BCS Bowls: Rose- #13 Michigan (9-2)
EXPANDED
North Division champ: Michigan
South Division champ: Purdue (7-5)
If the North won: Michigan to the Rose
If the South won: Purdue to the Rose, Michigan or Iowa (ranked 11th) would not go to a BCS game
2 teams: no either way

2003
ACTUAL
National Championship: no
BCS Bowls: Rose- #4 Michigan (10-2) Fiesta- #8 Ohio State (10-2)
EXPANDED
North Division champ: Michigan
South Division champ: Ohio St
If the North won: Michigan to the Rose, Ohio State OUT!
If the South won: Ohio St to the Rose, Michigan OUT! (the lowest ranked 2-loss BCS conference team that year was Miami at #10, and 3-loss Michigan certainly would have fell below them and out of the top 8)
2 teams: NO! Our first case where a conference title game would have kept two teams out of the BCS that would otherwise have made it. Of course, using the current standards with five bowls and top 14 eligibility, Michigan, Purdue, AND Iowa would have all qualified.

2002
ACTUAL
National Championship: #2 Ohio State (12-0)
BCS Bowls: Orange- #3 Iowa (11-1)
EXPANDED
North Division champ: Iowa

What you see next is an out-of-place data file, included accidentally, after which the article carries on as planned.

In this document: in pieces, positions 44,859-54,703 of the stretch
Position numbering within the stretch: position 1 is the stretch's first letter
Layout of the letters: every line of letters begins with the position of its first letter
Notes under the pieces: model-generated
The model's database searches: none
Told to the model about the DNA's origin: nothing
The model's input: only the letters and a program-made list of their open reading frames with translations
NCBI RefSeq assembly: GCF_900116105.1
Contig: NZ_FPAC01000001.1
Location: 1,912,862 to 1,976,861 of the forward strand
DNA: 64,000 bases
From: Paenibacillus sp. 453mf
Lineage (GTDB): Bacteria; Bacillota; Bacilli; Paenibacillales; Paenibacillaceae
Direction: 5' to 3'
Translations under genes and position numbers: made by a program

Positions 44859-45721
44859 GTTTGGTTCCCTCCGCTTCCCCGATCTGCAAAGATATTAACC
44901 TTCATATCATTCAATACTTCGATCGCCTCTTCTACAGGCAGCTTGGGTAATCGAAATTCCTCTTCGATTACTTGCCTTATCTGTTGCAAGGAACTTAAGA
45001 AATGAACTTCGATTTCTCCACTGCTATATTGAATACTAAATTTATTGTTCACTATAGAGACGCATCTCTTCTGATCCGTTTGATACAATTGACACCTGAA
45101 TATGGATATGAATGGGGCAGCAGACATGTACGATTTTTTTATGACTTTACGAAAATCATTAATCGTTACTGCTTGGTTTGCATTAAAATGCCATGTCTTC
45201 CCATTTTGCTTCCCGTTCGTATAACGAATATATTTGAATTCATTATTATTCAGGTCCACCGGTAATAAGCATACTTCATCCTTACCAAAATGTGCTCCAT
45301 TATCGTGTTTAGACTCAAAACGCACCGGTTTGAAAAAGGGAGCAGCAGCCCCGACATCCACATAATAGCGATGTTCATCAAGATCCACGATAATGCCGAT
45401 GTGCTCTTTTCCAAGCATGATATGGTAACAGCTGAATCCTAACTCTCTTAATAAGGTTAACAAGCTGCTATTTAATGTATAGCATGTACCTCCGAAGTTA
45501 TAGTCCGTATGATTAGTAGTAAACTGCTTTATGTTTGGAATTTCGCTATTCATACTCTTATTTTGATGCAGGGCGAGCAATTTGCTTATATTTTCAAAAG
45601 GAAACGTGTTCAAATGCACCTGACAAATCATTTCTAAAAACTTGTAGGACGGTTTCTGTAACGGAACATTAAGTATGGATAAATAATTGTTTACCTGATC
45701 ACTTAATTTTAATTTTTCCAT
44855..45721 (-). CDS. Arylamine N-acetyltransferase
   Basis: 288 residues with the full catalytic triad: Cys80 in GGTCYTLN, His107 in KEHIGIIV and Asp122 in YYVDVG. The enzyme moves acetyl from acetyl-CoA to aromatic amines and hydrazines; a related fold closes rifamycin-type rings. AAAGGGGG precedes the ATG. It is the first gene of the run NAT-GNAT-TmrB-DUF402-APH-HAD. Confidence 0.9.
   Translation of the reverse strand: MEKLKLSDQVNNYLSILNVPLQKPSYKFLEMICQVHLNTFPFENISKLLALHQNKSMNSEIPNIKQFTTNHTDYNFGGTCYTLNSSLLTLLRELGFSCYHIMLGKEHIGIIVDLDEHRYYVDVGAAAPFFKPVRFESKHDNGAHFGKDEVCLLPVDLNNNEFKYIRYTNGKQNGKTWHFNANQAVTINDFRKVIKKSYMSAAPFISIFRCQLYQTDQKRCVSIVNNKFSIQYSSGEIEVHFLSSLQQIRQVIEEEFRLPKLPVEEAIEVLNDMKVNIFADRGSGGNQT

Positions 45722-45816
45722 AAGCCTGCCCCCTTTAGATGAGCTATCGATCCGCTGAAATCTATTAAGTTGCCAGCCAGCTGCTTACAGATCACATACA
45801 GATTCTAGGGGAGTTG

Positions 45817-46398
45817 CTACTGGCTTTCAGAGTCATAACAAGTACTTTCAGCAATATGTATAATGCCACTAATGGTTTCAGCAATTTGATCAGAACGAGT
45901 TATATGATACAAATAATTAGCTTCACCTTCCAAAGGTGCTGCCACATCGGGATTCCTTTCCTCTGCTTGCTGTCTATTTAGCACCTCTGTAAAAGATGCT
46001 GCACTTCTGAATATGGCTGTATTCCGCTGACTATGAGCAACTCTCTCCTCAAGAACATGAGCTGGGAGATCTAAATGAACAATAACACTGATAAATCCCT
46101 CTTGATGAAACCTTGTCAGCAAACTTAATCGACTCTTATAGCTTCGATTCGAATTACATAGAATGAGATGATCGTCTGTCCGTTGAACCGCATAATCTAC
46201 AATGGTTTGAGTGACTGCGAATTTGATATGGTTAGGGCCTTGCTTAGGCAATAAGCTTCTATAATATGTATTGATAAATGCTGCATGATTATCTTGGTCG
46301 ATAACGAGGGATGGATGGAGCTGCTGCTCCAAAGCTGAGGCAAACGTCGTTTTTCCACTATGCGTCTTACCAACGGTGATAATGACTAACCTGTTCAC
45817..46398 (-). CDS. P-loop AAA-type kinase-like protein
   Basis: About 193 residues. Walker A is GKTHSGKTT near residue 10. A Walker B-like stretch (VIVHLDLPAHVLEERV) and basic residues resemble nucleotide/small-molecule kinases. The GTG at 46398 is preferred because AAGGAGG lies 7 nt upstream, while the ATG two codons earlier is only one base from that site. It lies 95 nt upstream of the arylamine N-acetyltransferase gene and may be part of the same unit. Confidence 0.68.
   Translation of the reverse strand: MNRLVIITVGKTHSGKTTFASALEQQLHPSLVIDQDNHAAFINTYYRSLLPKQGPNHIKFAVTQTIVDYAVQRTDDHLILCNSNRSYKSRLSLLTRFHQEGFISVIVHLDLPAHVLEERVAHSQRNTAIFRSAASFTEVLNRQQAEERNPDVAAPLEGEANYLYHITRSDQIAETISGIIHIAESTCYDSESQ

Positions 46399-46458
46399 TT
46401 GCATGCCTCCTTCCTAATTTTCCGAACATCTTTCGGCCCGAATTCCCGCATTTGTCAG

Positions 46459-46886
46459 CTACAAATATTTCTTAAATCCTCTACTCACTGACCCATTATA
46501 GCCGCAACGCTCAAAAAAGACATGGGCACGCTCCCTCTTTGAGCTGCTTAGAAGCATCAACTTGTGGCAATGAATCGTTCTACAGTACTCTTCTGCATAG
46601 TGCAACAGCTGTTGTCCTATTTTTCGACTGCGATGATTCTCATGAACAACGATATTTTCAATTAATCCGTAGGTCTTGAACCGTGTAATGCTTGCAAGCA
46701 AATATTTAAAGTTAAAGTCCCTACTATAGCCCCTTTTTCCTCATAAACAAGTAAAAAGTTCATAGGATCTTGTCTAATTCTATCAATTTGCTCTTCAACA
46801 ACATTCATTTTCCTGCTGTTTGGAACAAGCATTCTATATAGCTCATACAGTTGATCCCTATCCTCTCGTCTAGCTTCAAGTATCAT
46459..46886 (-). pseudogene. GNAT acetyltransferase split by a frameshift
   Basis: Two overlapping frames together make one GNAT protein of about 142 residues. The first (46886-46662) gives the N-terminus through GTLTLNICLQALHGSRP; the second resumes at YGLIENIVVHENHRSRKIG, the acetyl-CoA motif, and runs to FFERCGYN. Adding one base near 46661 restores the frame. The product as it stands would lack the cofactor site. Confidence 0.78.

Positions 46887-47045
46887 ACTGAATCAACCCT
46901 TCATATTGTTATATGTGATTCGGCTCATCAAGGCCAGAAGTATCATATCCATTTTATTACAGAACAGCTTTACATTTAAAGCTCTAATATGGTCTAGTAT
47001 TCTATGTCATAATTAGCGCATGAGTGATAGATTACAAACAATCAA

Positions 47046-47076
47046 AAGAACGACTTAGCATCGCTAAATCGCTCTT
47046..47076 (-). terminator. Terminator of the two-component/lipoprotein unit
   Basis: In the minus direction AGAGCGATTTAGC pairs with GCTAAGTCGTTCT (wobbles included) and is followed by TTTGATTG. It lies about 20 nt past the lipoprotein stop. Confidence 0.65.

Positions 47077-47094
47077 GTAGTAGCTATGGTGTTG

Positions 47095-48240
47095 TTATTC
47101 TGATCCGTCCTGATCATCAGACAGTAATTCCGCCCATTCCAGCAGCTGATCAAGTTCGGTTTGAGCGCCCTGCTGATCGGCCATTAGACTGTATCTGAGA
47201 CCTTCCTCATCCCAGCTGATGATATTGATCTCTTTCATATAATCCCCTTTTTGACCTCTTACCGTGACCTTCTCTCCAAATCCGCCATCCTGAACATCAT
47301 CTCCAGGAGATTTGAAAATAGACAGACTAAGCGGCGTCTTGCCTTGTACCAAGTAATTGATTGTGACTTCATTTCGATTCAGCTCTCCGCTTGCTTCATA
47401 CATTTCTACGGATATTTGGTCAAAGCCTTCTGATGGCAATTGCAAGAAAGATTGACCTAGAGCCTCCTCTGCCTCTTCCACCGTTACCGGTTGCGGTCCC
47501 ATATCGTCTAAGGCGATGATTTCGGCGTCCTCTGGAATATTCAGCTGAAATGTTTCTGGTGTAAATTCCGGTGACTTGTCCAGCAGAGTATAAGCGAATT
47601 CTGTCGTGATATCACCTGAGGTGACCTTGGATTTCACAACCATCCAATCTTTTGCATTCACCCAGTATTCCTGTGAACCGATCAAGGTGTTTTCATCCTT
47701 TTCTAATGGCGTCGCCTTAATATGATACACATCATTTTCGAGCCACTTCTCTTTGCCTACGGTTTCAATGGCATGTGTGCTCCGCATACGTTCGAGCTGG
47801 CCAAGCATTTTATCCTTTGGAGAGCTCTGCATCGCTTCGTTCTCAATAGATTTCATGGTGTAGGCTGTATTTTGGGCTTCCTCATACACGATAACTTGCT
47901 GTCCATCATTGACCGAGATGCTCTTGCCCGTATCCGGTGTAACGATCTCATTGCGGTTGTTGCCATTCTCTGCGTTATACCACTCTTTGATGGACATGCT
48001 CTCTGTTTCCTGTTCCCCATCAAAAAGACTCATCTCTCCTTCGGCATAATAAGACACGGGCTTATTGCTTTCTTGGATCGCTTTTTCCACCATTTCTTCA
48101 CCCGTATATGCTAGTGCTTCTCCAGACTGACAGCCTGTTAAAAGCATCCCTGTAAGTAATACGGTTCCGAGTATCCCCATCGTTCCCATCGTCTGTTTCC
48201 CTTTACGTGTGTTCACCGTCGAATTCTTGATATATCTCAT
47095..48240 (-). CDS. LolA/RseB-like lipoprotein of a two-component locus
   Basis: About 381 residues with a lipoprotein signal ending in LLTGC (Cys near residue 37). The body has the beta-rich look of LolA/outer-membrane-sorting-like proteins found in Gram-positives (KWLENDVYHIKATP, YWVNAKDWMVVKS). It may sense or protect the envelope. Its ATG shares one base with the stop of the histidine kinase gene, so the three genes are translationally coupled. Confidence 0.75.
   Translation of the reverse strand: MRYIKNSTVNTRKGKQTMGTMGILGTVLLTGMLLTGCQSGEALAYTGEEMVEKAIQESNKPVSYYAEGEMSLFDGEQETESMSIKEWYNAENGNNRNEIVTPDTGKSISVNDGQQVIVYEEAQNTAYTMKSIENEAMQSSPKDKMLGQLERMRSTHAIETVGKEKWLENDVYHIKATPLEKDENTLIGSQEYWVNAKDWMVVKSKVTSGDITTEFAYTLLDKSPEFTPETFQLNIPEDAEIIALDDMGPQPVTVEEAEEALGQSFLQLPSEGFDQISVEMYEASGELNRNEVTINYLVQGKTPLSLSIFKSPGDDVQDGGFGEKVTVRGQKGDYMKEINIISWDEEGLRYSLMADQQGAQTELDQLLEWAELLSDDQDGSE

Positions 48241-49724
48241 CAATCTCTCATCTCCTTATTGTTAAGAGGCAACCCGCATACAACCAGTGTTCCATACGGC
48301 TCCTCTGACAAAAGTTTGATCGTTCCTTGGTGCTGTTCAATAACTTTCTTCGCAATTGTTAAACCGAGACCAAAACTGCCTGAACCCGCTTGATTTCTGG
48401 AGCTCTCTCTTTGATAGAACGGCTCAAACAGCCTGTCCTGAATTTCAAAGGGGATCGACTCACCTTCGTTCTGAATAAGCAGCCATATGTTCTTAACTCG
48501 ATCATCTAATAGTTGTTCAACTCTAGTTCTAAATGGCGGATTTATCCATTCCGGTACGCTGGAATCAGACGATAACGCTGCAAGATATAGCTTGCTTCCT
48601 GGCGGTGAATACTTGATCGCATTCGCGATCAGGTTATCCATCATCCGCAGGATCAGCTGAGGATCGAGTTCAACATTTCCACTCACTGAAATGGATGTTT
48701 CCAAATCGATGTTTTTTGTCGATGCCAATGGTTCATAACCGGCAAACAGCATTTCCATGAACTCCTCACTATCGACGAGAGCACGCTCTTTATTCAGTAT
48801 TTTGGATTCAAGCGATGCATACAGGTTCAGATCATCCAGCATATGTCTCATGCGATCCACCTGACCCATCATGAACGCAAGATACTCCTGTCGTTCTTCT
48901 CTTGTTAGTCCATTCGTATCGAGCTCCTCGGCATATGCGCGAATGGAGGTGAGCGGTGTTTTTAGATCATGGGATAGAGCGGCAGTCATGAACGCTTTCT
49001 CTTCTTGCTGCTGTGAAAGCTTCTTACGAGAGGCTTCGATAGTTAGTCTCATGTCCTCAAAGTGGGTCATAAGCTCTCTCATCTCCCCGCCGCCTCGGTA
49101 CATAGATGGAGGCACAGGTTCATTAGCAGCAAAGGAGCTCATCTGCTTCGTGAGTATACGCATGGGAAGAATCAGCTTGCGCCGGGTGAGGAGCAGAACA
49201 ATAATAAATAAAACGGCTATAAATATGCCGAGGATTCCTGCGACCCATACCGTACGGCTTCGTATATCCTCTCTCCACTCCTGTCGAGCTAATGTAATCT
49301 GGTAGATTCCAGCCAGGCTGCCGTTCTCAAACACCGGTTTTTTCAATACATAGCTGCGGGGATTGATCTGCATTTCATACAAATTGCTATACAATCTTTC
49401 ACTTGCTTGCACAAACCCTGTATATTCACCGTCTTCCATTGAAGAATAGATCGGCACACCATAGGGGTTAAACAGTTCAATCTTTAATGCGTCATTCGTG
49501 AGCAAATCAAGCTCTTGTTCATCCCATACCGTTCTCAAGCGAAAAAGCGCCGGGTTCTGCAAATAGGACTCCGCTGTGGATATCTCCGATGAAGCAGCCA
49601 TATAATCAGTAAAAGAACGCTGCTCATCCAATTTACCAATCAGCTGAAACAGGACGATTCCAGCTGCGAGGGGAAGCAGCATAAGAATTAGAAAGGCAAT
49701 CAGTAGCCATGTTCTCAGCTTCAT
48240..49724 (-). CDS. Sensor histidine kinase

South Division champ: OSU
If the North won: Iowa to the NC vs. Miami, OSU to the Orange or Fiesta
If the South won: OSU to the NC vs. Miami, Iowa...still probably to the Orange, but the conversation gets REALLY interesting when you're testing them again fellow 2-loss teams K-State, USC, and Texas.
2 teams: Probably.

2001
ACTUAL
National Championship: no
BCS Bowls: Sugar- #8 Illinois (10-1)
EXPANDED
North Division champ: Michigan (8-3)
South Division champ: Illinois
If the North won: Michigan to a BCS game, Illinois not so much
If the South won: Illinois to the Sugar, Michigan not to a BCS game.
2 teams: nope

2000
ACTUAL
National Championship: no
BCS Bowls: Rose- #17 Purdue (8-3)
EXPANDED
North Division champ: Purdue
South Division champ: Ohio State (8-3)
If the North won: Purdue to the Rose
If the South won: OSU to the Rose, Purdue drops out
2 teams: no

1999
ACTUAL
National Championship: no
BCS Bowls: Rose- #7 Wisconsin (9-2)Orange- #8 Michigan (9-2)
EXPANDED
North Division champ: Wisconsin
South Division champ: Penn State (8-3)
If the North won: Sconnie to the Rose, Michigan the Orange